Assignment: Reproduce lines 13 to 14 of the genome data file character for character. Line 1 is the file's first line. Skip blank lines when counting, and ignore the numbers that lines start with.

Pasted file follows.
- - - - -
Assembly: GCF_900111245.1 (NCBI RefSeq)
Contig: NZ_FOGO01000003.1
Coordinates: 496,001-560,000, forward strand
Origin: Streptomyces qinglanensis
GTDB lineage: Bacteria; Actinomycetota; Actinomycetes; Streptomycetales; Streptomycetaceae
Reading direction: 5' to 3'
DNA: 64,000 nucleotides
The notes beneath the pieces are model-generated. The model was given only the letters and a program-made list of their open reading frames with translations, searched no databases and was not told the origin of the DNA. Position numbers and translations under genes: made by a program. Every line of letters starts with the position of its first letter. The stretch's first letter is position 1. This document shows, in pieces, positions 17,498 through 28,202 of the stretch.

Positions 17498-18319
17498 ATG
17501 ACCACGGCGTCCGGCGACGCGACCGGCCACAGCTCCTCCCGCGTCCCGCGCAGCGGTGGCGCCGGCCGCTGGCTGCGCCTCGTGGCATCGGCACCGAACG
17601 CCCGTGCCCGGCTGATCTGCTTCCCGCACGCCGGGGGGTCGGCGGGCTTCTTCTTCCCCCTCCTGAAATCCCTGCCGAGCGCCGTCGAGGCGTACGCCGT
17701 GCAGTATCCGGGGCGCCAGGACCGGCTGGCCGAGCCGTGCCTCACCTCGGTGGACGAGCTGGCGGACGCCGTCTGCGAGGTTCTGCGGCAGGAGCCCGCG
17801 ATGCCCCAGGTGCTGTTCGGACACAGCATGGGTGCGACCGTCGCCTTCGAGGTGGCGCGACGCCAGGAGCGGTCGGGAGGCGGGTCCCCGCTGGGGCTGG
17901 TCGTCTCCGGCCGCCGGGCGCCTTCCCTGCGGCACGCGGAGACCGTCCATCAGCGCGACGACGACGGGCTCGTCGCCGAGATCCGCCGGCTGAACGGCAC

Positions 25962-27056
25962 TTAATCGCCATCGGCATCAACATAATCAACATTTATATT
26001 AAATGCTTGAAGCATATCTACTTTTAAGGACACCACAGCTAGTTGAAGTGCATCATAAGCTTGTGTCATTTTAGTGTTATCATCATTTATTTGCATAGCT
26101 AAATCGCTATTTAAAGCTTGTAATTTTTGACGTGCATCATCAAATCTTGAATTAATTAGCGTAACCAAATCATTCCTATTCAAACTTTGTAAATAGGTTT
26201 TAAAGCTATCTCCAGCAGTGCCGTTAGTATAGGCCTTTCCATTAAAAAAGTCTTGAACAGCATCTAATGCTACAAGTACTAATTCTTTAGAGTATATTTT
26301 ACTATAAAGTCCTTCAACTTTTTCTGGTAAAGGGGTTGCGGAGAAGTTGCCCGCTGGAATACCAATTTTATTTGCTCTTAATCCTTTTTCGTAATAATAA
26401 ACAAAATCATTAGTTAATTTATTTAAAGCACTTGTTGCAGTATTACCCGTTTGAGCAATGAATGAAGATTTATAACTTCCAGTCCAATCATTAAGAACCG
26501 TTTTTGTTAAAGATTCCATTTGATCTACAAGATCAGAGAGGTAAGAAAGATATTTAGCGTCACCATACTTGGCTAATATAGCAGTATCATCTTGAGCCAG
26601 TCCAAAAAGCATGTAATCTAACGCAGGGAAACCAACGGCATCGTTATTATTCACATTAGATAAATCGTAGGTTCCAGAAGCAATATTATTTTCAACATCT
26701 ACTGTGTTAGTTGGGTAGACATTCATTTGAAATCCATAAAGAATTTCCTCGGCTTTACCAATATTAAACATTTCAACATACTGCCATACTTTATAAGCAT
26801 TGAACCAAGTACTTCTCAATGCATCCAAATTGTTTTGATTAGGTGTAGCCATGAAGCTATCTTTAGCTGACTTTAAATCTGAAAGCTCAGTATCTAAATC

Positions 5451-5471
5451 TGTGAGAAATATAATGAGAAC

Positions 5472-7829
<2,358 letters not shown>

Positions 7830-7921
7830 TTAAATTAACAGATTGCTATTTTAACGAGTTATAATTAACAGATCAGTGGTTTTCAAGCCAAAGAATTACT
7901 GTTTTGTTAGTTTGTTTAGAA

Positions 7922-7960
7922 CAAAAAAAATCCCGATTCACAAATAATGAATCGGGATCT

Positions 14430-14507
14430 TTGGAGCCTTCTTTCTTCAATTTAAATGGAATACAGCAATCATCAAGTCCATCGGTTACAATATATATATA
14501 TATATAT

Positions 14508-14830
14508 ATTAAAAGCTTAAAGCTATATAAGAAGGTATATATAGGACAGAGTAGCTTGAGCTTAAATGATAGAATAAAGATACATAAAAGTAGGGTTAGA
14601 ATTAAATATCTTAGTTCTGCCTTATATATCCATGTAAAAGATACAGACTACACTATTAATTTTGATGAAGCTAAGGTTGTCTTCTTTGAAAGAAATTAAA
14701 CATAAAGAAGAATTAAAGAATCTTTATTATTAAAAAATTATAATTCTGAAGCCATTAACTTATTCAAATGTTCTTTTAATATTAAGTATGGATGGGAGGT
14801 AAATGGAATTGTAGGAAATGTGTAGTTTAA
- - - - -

17701 GCAGTATCCGGGGCGCCAGGACCGGCTGGCCGAGCCGTGCCTCACCTCGGTGGACGAGCTGGCGGACGCCGTCTGCGAGGTTCTGCGGCAGGAGCCCGCG
17801 ATGCCCCAGGTGCTGTTCGGACACAGCATGGGTGCGACCGTCGCCTTCGAGGTGGCGCGACGCCAGGAGCGGTCGGGAGGCGGGTCCCCGCTGGGGCTGG